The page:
On this day in 1942, Lt. Col. James “Jimmy” Doolittle led 16 B-25 Mitchell bombers and 80 airmen on a daring air raid over Tokyo. Taking place shortly after Japan attacked Pearl Harbor, the mission was designed to boost the morale of the American people and to show Japan that it was vulnerable to American reprisal. 

Army Air Force Gen. Henry “Hap” Arnold, who planned the mission, chose Doolittle to lead the raid because of his extensive and distinguished career that stretched all the way back to 1918. Arnold couldn’t have picked a better man, as Doolittle would personally lead the mission from one of the B-25’s. 

Doolittle was a courageous and a brilliant aviator that once said, “If we should have to fight, we should be prepared to do so from the neck up instead of from the neck down.”

Despite being called an operation of  “no serious strategic reason” by a Naval War College study, the Doolittle raid was one of the most bold and courageous actions taken by American forces in WWII, and was a major contribution to American victory in the war.

The plan to make a short bombing raid over Tokyo was favored by President Franklin D. Roosevelt, who greatly desired to see the Japanese homeland bombed in retaliation for the infamous sneak attack on Pearl Harbor. However, due to the fact that there were no U.S. bases close enough to strike Japan, long-range bombers launched off the decks of aircraft carriers would have to carry out the mission 

Doolittle and his raiders trained in Pensecola, Florida, practicing extremely short takeoffs so that they could launch their bombers off of the deck of a carrier. The pilots and crewmen were not told of their mission until they were already out at sea.

The Mitchell bombers had to be fitted with special bombsights because they had to fly in at an extremely low altitude to avoid detection, and they also had to be loaded up with extra fuel for a mission that would test the range of the B-25’s.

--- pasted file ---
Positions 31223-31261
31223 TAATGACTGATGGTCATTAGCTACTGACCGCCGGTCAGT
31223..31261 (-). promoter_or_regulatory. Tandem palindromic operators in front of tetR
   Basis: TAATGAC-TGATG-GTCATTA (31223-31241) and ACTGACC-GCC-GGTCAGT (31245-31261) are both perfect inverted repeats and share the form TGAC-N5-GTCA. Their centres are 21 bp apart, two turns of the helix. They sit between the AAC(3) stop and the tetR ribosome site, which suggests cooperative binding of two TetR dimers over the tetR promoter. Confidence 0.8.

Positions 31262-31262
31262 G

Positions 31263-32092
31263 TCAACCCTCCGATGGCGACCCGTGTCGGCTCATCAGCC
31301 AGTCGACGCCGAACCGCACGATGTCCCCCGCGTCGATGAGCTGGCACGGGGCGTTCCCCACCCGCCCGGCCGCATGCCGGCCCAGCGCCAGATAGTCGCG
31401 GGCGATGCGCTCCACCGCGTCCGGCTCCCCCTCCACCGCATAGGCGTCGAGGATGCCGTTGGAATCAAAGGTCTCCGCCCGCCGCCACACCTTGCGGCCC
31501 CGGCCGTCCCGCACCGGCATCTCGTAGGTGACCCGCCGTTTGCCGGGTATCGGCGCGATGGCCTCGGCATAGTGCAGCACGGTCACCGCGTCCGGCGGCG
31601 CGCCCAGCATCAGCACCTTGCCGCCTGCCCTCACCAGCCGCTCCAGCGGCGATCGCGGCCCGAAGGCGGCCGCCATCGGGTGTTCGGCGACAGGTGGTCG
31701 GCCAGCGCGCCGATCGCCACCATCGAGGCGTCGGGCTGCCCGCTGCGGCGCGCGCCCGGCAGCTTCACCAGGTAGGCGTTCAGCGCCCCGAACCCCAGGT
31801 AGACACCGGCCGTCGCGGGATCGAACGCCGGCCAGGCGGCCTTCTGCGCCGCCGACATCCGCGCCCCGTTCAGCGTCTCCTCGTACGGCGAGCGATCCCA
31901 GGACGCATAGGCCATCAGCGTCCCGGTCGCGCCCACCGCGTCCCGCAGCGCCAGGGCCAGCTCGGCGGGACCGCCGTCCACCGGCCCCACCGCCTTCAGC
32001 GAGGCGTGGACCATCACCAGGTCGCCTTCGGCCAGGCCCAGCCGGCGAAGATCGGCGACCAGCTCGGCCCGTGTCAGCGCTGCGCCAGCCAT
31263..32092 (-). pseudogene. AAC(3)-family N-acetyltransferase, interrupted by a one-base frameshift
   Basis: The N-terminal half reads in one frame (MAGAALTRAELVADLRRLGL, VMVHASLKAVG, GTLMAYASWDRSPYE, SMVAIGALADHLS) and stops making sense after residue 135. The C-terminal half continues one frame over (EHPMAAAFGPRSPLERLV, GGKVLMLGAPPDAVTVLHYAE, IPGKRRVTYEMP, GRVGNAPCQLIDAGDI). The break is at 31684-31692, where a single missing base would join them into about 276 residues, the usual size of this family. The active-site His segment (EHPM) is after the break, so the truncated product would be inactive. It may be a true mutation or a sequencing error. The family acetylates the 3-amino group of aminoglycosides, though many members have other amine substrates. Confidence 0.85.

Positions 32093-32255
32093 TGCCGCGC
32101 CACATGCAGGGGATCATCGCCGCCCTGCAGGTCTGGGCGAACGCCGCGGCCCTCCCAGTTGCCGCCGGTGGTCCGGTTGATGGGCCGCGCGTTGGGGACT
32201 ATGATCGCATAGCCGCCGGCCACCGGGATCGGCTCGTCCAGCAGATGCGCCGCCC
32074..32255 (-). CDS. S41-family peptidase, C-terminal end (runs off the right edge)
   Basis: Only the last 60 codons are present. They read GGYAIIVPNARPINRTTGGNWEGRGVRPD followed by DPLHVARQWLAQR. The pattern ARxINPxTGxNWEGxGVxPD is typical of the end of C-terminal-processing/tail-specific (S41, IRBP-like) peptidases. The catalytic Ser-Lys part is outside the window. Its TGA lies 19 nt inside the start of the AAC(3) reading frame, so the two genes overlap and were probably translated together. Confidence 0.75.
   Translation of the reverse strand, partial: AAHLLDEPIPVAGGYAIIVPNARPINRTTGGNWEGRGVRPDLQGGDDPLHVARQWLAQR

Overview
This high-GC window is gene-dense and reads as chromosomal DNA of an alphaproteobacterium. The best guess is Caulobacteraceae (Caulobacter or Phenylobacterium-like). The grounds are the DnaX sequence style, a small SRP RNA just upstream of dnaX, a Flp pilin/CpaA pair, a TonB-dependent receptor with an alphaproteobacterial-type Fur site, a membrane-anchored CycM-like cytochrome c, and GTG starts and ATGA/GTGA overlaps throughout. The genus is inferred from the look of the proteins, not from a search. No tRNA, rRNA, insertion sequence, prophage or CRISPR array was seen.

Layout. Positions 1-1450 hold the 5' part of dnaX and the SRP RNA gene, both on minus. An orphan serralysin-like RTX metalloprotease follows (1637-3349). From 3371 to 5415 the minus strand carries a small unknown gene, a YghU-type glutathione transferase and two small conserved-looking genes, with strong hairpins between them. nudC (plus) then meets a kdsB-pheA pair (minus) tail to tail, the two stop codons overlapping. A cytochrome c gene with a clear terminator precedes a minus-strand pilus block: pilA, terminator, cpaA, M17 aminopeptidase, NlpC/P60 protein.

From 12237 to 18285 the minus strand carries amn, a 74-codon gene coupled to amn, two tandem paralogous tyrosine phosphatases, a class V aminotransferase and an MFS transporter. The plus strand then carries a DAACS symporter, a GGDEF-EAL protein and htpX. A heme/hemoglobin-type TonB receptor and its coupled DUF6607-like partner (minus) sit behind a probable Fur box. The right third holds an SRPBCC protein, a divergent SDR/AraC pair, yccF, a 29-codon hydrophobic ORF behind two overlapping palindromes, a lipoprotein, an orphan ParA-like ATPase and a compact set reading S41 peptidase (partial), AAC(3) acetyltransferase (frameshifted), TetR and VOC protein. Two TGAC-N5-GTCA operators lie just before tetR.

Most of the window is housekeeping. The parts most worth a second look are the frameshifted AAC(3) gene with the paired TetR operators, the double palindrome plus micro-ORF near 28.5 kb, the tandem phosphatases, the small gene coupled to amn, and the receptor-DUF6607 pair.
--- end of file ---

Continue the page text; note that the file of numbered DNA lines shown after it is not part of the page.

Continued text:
The specially fitted Mitchell bombers were loaded on to the carrier, U.S.S. Hornet, by a giant crane at the Alameda Air Station in California. They remained on the flight deck throughout the voyage. The mission was so secret that even the commanding officer of the Hornet, Cpt. Marc A. Mitscher, was unaware of the operation until just before he set sail. 

Without the element of surprise, the mission was unlikely to produce anything but the deaths of Doolittle and the 80 men who served under him. Doolittle’s raid was as close to a suicide mission as any American serviceman could be reasonably expected to perform.

Japanese Admiral Yamamoto anticipated an air attack on Japan, and made a picket line of ships around the Japanese homeland that stretched for over a thousand miles. The Hornet was spotted before it could reach a reasonable distance from Tokyo and had to launch the planes early. 

Doolittle would have to fly his mission in broad daylight instead of at night, without the element of surprise and while knowing that the fuel capacity of his planes would make it unlikely that he or his fellow flyers could reach friendly territory without crashing. 

Doolittle and his airmen carried on anyway.

The Mitchell bombers reached Tokyo, coming under severe, but inaccurate anti-aircraft fire, and delivered their payload. Many of the pilots and crewmen bailed out of their planes over China and remained with the allied Chinese for the rest of the war, but some were taken prisoner by the Japanese and most were subsequently executed.

This bold and shocking raid caused massive chaos in the city, terrified Japanese citizens, and horrified Yamamoto and the Japanese Naval General Staff , prompting them to expedite their plans to attack Midway Island, which had a valuable U.S. base and airfield. 

The battle for Midway turned out to be a resounding victory for the U.S. Navy and changed the course of the war heavily in favor of the United States.

Doolittle won the Congressional Medal of Honor for his involvement in the mission, and was a true American hero. He died in 1993, and was buried in Arlington National Cemetery.